In this series lead by creative director Takayuki Minami, he introduces the next generation artists bridging craft and art together under the theme ‘Japanese aesthetics’. As a part two of this series, Minami introduces Go Koyama, an artisan woodworker. Work shown: wood wall art.
Minami’s take on Koyama’s work: “Koyama has his atelier in Karuizawa now, but originally he was making furniture and chairs. He also trained as a woodworker and studied under his professor before becoming active as an independent artist. He started off by making wooden plates and other functional household objects.
When I met him, he had an exhibition at Playmountain EAST in San Francisco. His woodworks are fantastic, of course, but what was truly outstanding was the way in which he handled the space to show his work. It was so unique and artistic.
The most iconic pieces of Koyama are the single flower base and the wooden wheel, but this time he made a wooden wall piece for this series. I love how the piece is so simple and minimal, simply to be hung on a wall; yet captures the characteristics of black persimmon wood with wormholes so beautifully. I’m also attracted to his attitude of not showing off his technical skills, although he is. Skilled wood craftsmen usually tend to want to only create functional things, but Koyama is different. There are not so many artists out there capable to creating space, while working sculpturally. I think it requires a different kind of talent than being a wood craftsman, in order to produce space. How art pieces are displayed, I believe, is just as important as the art itself and should be regarded as a part of it. In this regard too, I think Koyama is a great talent.“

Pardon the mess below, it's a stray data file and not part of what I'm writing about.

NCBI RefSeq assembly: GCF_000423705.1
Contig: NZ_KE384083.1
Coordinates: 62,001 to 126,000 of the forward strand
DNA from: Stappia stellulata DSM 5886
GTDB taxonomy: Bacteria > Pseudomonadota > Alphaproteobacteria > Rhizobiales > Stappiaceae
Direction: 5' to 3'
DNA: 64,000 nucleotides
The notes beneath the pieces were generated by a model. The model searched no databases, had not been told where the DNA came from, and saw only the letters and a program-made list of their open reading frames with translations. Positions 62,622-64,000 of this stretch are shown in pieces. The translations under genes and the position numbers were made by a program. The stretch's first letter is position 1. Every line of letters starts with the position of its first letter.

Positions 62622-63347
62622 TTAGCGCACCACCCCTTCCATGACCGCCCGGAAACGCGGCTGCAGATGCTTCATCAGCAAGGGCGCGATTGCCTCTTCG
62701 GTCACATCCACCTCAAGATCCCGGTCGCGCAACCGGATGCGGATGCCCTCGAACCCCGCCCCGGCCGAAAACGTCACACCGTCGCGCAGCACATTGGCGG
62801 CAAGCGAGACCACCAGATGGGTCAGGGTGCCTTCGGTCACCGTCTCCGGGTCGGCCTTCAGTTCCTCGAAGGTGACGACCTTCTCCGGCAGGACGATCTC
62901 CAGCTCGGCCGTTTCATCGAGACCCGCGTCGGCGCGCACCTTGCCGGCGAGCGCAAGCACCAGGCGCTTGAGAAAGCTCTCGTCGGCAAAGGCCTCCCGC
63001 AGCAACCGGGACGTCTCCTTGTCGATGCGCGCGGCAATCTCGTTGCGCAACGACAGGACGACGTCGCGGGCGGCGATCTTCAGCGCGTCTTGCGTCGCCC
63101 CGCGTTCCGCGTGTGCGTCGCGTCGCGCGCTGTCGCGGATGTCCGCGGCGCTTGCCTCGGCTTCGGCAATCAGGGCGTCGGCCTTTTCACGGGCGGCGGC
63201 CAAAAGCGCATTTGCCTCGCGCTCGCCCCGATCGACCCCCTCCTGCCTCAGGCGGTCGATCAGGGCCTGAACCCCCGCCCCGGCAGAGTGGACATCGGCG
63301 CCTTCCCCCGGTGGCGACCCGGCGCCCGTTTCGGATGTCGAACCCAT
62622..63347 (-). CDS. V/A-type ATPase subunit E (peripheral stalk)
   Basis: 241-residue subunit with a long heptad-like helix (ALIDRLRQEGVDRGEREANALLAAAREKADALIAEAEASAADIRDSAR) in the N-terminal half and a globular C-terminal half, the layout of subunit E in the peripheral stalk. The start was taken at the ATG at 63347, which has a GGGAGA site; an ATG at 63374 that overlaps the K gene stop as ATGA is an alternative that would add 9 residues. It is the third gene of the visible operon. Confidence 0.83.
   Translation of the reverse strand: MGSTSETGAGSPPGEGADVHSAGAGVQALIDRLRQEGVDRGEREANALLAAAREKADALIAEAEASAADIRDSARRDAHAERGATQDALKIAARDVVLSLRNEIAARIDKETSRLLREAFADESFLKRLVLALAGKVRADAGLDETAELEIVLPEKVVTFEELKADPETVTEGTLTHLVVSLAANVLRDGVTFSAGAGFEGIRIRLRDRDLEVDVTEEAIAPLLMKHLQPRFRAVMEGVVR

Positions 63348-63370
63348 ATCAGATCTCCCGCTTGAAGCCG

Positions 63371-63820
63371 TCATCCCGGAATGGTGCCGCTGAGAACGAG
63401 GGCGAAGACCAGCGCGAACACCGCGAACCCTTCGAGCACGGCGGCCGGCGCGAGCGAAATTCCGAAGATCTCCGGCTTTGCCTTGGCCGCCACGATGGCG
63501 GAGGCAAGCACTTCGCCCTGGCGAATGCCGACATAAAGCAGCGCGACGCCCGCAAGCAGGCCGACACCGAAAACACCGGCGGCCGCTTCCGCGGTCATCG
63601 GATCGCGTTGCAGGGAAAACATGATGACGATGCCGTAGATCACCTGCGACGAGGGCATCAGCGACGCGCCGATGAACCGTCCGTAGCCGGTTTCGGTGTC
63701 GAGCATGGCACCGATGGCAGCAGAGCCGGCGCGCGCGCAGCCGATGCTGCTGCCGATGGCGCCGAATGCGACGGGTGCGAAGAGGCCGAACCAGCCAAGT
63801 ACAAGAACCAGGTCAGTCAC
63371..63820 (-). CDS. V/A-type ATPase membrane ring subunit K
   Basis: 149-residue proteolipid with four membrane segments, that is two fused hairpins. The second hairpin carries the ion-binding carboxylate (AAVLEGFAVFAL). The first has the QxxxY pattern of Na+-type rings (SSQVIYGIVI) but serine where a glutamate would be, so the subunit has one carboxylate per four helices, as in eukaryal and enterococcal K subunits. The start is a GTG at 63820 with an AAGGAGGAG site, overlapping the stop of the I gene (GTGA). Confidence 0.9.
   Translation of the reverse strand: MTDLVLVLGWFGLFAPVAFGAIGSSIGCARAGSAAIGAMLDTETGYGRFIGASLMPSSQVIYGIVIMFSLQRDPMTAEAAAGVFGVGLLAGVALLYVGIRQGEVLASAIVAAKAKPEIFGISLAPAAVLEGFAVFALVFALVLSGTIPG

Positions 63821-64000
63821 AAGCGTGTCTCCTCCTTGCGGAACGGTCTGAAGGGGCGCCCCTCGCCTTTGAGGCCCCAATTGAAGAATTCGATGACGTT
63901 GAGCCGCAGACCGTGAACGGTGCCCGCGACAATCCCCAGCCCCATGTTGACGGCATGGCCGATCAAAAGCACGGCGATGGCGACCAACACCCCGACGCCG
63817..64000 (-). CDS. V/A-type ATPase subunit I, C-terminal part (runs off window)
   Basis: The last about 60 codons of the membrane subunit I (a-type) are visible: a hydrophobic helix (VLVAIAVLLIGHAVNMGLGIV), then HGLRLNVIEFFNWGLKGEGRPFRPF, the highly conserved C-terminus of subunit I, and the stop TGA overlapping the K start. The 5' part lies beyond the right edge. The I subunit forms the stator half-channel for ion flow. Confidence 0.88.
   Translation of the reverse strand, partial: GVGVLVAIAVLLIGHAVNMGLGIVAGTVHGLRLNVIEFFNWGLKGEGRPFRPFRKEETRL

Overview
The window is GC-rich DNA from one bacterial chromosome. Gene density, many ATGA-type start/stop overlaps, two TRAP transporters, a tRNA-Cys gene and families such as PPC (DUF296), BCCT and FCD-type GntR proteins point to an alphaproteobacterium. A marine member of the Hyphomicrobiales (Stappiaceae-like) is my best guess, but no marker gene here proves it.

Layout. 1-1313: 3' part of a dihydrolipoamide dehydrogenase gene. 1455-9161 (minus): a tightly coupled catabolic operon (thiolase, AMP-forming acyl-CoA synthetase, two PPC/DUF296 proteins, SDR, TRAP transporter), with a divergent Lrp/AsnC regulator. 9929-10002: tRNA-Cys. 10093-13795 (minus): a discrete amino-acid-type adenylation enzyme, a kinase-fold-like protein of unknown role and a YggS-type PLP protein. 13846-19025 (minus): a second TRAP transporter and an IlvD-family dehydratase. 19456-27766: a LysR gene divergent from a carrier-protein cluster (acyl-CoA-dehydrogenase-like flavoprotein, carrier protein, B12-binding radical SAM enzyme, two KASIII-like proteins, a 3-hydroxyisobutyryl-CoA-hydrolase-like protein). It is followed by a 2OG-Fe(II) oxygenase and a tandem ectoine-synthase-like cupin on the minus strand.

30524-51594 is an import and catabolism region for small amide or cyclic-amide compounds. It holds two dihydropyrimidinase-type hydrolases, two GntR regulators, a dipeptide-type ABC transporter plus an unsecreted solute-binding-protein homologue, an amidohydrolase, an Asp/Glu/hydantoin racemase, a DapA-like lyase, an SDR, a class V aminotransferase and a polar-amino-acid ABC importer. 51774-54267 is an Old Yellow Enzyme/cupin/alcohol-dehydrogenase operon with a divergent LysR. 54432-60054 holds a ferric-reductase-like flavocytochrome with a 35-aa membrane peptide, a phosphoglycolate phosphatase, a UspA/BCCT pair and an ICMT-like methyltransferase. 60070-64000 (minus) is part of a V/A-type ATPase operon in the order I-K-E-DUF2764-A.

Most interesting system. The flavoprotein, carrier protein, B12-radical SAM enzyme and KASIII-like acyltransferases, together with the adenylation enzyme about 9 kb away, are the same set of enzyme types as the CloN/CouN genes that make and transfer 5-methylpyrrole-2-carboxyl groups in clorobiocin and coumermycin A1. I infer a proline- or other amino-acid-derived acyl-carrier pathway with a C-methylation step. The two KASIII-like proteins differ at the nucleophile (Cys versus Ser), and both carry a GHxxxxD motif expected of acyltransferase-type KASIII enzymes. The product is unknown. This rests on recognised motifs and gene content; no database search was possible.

A creative director of Hibiya Central Market which has been running since March 2018 and his own brand, Graphpaper. He is involved in multiple shop direction and branding. Highly respected for his understanding of aesthetics in the industry.
An artisan woodworker. Born 1983 in Niigata. Koyama apprenticed with fellow woodworker Shinichiro Tani in 2004. Five and a half years later, he set up his independent atelier in Karuizawa. Since his first solo exhibition in 2013 at Nishiazabu R in Tokyo, he has been showing his work in and outside of Japan, perpetually crossing the divide between art and craft.
|Select Takayuki Minami||Photo Masayuki Nakaya||Translation Akiko Watanabe|